As mentioned here before, the Dot-Com 3.0 boom — the years after the iPhone when social media took over — is heading straight for collapse, even as efforts are being made to fight that inevitable end.
The recurring problem that Dot-Com 3.0 faces is tied up with SJWs: our new media overlords have cultivated an audience who fanatically uses their product, but this is not a particularly relevant or effective audience, being made up mostly of obese blue-haired baristas, financially insolvent food service workers, committed Leftist basement-dwellers and angry minorities.
Everyone else is gradually fleeing these services as they become increasingly toxic. In the meantime, in order to curry favor with their audience of SJWs, these giant internet corporations have become manipulative and are starting to resemble Soviet-style indoctrination in their relentless advance of narrative, leading to a growing movement to nationalize them as utilities to neutralize their bias:
The new spotlight on these companies doesnâ€™t come out of nowhere. They sit, substantively, at the heart of the biggest and most pressing issues facing the United States, and often stand on the less popular side of those: automation and inequality, trust in public life, privacy and security. They make the case that growth and transformation are public goods â€” but the public may not agree.
The tech industry has also benefited for years from its enemies, who it cast â€” often accurately â€” as Luddites who genuinely didnâ€™t understand the series of tubes they were ranting about, or protectionist industries that didnâ€™t want the best for consumers. That, too, is over. Opportunists and ideologues have assembled the beginnings of a real coalition against these companies, with a policy core consisting of refugees from Google boss Eric Schmidtâ€™s least favorite think tank unit. Nationalists, accurately, see a consolidation of power over speech and ideas by social liberals and globalists; the left, accurately, sees consolidated corporate power.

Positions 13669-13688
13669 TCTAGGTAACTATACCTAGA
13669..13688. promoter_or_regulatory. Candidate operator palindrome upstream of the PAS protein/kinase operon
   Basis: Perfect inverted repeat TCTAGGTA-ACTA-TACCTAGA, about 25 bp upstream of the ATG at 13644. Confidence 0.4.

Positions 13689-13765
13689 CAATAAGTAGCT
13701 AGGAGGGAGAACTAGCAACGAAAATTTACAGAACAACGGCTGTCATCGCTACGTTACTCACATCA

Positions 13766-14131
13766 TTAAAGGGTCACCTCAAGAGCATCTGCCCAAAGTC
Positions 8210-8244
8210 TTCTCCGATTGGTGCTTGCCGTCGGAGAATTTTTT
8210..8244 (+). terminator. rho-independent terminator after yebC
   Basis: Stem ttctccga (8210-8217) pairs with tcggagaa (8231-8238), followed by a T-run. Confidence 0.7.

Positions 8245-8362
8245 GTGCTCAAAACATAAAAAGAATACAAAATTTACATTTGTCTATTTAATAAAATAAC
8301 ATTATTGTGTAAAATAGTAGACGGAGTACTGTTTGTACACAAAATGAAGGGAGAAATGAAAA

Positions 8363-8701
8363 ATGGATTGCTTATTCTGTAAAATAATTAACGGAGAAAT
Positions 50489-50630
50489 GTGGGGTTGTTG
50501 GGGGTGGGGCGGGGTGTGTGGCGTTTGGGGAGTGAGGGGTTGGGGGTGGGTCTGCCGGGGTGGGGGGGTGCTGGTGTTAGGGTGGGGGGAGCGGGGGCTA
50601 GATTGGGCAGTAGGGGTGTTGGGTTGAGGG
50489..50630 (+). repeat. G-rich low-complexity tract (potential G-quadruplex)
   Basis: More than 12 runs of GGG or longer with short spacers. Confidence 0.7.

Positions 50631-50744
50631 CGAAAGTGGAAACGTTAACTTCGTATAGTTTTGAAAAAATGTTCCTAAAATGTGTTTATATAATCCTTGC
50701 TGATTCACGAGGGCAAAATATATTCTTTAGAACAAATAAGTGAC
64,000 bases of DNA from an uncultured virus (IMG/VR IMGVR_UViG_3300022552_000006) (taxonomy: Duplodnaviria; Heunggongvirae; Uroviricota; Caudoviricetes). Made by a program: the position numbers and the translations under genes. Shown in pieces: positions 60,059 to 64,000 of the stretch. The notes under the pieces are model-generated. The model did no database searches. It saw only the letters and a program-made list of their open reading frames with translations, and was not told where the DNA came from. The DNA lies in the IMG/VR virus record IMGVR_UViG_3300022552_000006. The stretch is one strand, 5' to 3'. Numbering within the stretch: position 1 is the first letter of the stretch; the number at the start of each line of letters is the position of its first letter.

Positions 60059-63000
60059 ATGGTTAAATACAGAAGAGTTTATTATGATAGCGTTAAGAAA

This distrust of Silicon Valley is expressed in a recent poll which found that 52% of respondents believe that Google’s search results are biased, and 65% do not want to be tracked. At the same time, Spain has fined Facebook for privacy violations in how it collects data on users.
In the meantime, others have discovered that Silicon Valley has been inflating its usage figures — sort of like a fake Nielsen rating showing more watchers than were actually there — to the point of absurdity, and they have been doing this for years in order to evade one crucial report that showed, two years into the reign of the iPhone and mobile computing, that display ads on social media were worthless.
Silicon Valley has been dodging that one for some time, and their solution has been to cultivate a fanatical audience of SJWs instead of a broader audience of normal people. That in turn has helped enforce a split: on the internet, you are either a fanatical Leftist or someone who is skeptical of the internet. That skepticism has fueled questioning about the value of social media and internet use as an activity, especially since it represents to this generation what daytime television did to the 1980s: people with no purpose, not much hope, and very little else to do.
It is possible that the “always on” nature of social media is making us miserable:
But in 2012, when the proportion of Americans who own smartphones surpassed 50 percent, she noticed abrupt changes in teen behavior and emotional states.
…Among other things, teens are: not hanging out as much with friends, in no rush to drive, dating less, having less sex, and getting less sleep. Most alarming, despite their continual connectivity, they are lonely. And rates of teen depression and suicide have skyrocketed since 2011.
…â€œMuch of this deterioration can be traced to their phones. Itâ€™s not just the technology, I should stress, itâ€™s really the social media, which is the most common risk they are facing.â€
One factor in this is that social media is driven by Fear Of Missing Out (FOMO) which causes people to obsessively tune in many times throughout the day and night, with many users taking their phone to bed in order to consume more media. This leads to an inability to ever detach from the narrative, which means they are not at rest even when sleeping, and a lack of sleep, which increases delusionality, hallucinations and psychotic behavior:
The primary outcome measures were for insomnia, paranoia, and hallucinatory experiences